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TennisBalls_sliderForget the Strokes, Move Your Feet!
By Greg Moran
Posted April 17, 2019

Tennis players are forever in search of the perfect stroke and there’s an endless supply of “experts” willing to oblige in the quest. Countless websites, books and videos promise to teach us how to hit the Rafa forehand or the Serena backhand. We gobble up the information and then rush to the courts to work on our “new” stroke.

In today’s world, there are as many different theories on stroking techniques as there are racquets to choose from. The information is endless, often confusing, and frequently deflects a player’s attention from what is ultimately a much more important element of tennis—footwork!

The Moment of Truth

The critical moment of any shot is when the ball meets the strings and, at that time, the ball needs two pieces of information: the position of your racquet face and the speed of the racquet head. The ball has no idea what grip you’re holding or what style of backswing or follow-through you’re using and frankly, it doesn’t care. Racquet face position and racquet head speed determine the direction, pace, and spin of your shots, not your back-swing or follow-through.

Now, don’t misunderstand me, it’s certainly important to have efficient strokes. Strokes that will allow you to present the racquet face to the ball in the proper position and at the appropriate time and speed.  However, I feel that in their quest for the perfect stroke, many players overlook the fact that, before they swing the racket, they need to get to the ball.

Contrary to popular opinion, tennis is not a “hitting” game, it’s a “moving” game. It’s a reactive sport, where one must respond quickly to a moving object. Therefore, your number one priority should be getting into the proper position as quickly as possible.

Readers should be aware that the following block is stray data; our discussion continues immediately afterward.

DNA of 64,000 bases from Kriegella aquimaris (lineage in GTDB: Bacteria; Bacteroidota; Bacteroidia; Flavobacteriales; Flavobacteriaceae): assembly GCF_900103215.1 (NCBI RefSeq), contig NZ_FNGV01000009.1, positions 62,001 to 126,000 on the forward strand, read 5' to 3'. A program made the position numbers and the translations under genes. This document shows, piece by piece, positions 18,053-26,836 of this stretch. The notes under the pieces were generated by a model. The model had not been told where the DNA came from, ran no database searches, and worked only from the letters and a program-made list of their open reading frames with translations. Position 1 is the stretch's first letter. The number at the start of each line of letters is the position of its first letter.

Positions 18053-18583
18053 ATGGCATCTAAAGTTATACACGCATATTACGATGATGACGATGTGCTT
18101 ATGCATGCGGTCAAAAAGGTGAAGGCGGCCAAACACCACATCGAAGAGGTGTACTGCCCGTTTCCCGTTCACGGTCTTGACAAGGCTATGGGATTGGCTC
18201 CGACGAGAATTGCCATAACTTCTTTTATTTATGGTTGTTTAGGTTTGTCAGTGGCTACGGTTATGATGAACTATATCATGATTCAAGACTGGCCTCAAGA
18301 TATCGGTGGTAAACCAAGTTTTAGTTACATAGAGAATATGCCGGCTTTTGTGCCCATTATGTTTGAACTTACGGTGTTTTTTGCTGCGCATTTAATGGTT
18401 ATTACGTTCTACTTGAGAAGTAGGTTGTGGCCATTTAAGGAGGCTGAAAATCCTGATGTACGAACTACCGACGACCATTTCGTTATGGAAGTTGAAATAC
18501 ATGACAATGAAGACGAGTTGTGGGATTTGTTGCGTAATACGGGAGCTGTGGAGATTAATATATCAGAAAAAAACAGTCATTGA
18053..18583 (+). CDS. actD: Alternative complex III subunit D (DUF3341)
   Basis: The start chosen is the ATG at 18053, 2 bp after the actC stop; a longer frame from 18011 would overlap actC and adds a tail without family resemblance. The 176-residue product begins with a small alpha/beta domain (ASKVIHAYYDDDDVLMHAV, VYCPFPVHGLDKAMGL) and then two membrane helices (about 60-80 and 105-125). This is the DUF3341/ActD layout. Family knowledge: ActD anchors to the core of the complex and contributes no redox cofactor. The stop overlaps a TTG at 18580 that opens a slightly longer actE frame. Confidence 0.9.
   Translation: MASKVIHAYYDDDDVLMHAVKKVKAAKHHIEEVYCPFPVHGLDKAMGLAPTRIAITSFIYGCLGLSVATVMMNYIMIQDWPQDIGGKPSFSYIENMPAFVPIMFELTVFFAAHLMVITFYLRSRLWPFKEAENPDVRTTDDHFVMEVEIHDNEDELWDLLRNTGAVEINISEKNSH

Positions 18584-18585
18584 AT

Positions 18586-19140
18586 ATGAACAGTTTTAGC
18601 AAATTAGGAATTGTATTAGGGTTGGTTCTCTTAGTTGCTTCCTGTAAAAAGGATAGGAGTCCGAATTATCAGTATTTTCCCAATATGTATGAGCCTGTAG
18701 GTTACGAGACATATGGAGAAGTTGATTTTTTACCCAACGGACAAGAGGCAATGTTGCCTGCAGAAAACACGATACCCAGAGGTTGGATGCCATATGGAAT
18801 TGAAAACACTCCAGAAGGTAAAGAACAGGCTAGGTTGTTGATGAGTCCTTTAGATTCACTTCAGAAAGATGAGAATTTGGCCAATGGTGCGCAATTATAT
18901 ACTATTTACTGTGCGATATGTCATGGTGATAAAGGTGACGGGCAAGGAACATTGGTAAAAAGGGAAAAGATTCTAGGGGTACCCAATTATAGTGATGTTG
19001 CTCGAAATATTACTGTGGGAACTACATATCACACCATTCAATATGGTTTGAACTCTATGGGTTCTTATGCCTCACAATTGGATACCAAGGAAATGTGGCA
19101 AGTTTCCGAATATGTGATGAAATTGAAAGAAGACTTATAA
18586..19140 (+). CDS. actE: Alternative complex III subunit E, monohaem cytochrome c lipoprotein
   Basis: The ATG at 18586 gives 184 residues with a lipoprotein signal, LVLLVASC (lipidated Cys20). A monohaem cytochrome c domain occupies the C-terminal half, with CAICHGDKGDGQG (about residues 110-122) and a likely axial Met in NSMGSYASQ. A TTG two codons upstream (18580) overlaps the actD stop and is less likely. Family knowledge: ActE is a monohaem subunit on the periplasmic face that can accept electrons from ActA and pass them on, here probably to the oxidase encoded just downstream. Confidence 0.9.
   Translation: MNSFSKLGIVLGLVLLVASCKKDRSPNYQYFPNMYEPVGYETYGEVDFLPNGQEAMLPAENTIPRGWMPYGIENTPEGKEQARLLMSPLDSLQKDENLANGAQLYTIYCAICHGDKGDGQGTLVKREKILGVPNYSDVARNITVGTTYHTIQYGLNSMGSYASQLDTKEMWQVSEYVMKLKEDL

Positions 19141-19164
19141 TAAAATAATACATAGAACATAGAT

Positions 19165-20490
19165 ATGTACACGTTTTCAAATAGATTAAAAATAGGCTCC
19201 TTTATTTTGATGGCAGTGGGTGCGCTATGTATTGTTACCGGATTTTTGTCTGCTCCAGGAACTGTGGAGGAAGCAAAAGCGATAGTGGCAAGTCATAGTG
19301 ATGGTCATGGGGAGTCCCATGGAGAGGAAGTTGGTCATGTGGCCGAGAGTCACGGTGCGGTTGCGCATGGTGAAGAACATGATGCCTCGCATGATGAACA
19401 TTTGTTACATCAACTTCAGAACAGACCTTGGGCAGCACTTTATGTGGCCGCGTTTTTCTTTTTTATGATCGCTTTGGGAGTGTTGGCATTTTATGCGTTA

If you’ve positioned yourself correctly, you’ll be able to execute a smooth, controlled stroke. If you haven’t, your poor positioning will likely cause a breakdown of your stroke and loss of control of your shot. Plus, because your arm will have to work harder and contort itself to compensate, the potential for elbow, wrist and shoulder injuries increases dramatically!  Bottom line: strokes are a function of positioning, which is a function of footwork.

An example: Bill came to me last week saying, “I’m turning my elbow over on my forehand and hitting every ball into the net. Plus, my arm is killing me.” I fed him a few balls and sure enough, Bill’s elbow turned over on every shot and the ball landed in the bottom of the net. “You see,” he said. “I’ve got to fix my stroke.”

I told Bill not to move, and then fed him a few balls at the exact spot it should be relative to his body. I then told him when to step and swing. Initially, Bill felt as if the ball was too far away from him but, after a few shots, he began to get used to the distance.  He stopped turning his elbow over, extended his arm and was consistently producing solid, powerful forehands.
And, his arm didn’t scream every time he hit the ball.  What Bill learned was that his elbow turning over was only a symptom of his real problem – faulty positioning due to poor footwork!

Over the years I have seen thousands of players stroke the ball beautifully and hit crisp, controlled shots in the warm-up—-when the ball is coming right to them. However, once the match begins, and they have to move to get into position, their beautiful strokes fall apart. Because of their poor footwork, they’re forced to play survival tennis- contorting their arms, legs and bodies in some pretzel-like fashion to fight off the ball, hoping to get it back over the net.

Watch the pros.  Though you’ll see them swing their rackets many different ways, they all do one thing exceptionally well: move their feet. At the moment of impact, they’re pretty much always balanced and in control. So, instead of continuing to search for that perfect stroke, focus on your footwork. Commit to taking a split-step just before your opponent hits their shots and do some off court training with a jump rope or ladders to quicken your feet. As your movement improves, you’ll be amazed at how much better your strokes become.